6. says:

    it is difficult to find words to describe a book that i look back upon as one of the most brilliant yet difficult reads of my life andre' schwarz bart winner of the Prix Goncourt is an author extraordinnaire a genius of a writer who might not appeal to the average reader please forgive the sound of arrogance yet will titillate the juices of the discriminating deep reader i cannot say too much nor do i want to write so called spoilers this work of genius and art ranks as one the difficult holocaust story reads i've EVER experienced schwarz bart takes his readers on a roller coaster ride through the history of the story of the last of the just which commences back to the time of the prophet isaiah jumping from chapter to chapter from the life of ernie levy the last of the just back tothe beginingthen back to ernie once until eventually we stay with ernie and his attempts to escape the almost inevitable fate of every european jew during the rise of hitler's nazi war machine and attempts to wipe the jews off the face of the earth i promise you great emotion as you travel with mr schwarz bart the 36 mortal just men and then ernie levy the last of the just brilliant emotional and a don't miss must read


  7. says:

    All I can say is that this book made me weep Literally If you read this book and are unmoved by the terrible inhumanity we are all capable of exhibiting you may not have experienced a healthy dose of love in your life and therefore have no heart Seriously This book follows the Jewish experience through pograms to an entire family's extinction during the Holocaust It examines anti semitism and an all too human reaction to atrocity of not my problem It is tough to read but worth it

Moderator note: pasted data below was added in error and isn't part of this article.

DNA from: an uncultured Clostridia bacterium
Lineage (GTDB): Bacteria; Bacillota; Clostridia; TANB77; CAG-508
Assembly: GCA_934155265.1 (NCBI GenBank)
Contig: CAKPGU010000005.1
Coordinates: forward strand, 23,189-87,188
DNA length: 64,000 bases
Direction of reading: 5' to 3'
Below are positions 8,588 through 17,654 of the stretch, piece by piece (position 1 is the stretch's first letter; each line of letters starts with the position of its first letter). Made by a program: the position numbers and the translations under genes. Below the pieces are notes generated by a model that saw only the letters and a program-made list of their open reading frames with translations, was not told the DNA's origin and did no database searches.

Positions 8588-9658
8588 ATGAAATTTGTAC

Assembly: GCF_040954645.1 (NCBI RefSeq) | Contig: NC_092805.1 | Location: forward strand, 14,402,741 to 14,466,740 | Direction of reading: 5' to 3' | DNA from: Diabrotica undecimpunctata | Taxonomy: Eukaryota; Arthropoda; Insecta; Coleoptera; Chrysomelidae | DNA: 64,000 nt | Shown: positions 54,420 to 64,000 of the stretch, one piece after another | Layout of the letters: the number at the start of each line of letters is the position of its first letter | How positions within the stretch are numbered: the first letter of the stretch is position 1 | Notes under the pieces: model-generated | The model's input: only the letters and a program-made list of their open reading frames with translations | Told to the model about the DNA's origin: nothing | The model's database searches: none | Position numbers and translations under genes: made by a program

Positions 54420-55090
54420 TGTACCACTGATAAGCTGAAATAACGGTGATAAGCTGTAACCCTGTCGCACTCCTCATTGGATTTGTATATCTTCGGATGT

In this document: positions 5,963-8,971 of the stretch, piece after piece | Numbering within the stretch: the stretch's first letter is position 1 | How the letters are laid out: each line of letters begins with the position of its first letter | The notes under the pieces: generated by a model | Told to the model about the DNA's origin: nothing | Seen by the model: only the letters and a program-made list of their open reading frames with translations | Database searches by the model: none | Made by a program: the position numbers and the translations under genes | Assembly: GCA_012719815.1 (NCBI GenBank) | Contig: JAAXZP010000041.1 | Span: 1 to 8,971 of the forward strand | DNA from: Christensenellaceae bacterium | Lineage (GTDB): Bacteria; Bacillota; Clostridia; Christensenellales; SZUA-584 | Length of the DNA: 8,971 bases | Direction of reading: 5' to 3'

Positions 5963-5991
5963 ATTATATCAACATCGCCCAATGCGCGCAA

8. says:

    Amongst the literature of the Holocaust this is an absolute masterpiece It's based on a twist of the Chassidic legend that there are 36 righteous people hidden in the world whose very existence justifies the existence of the rest of it even evil The author made mistakes with the concept though In his book the status of being one of the righteous is passed from father to son which is NOT part of the Chassidic tradition Also they seem to know that they are the hidden righteous which is certainly not part of the tradition The hidden righteous are supposed to be so humble they themselves don't realize that their righteousness is sustaining the world My husband tells me that the number 36 isn't even Chassidic tradition but that one has become particularly well known All this aside it's a beautifully haunting book that begins in the Middle Ages and follows through with every generation Each of the hidden righteous is martyred somehow which unfortunately is true to life The book focuses in especially on the generation before the Holocaust with life in the shtetl and the arranged marriage of the couple who become the parents of the final protagonist a Jewish boy living during the Holocaust The book is as tragic as you'd expect but still a literary masterpiece


  9. says:

    An absolutely essential read for anyone who has any interest whatsoever in trying to understand the Holocaust It is a singular work and one of the most powerful novels I have ever read The ending is something that I will never get out of my mind Devastating


  10. says:

    A great book that I must re read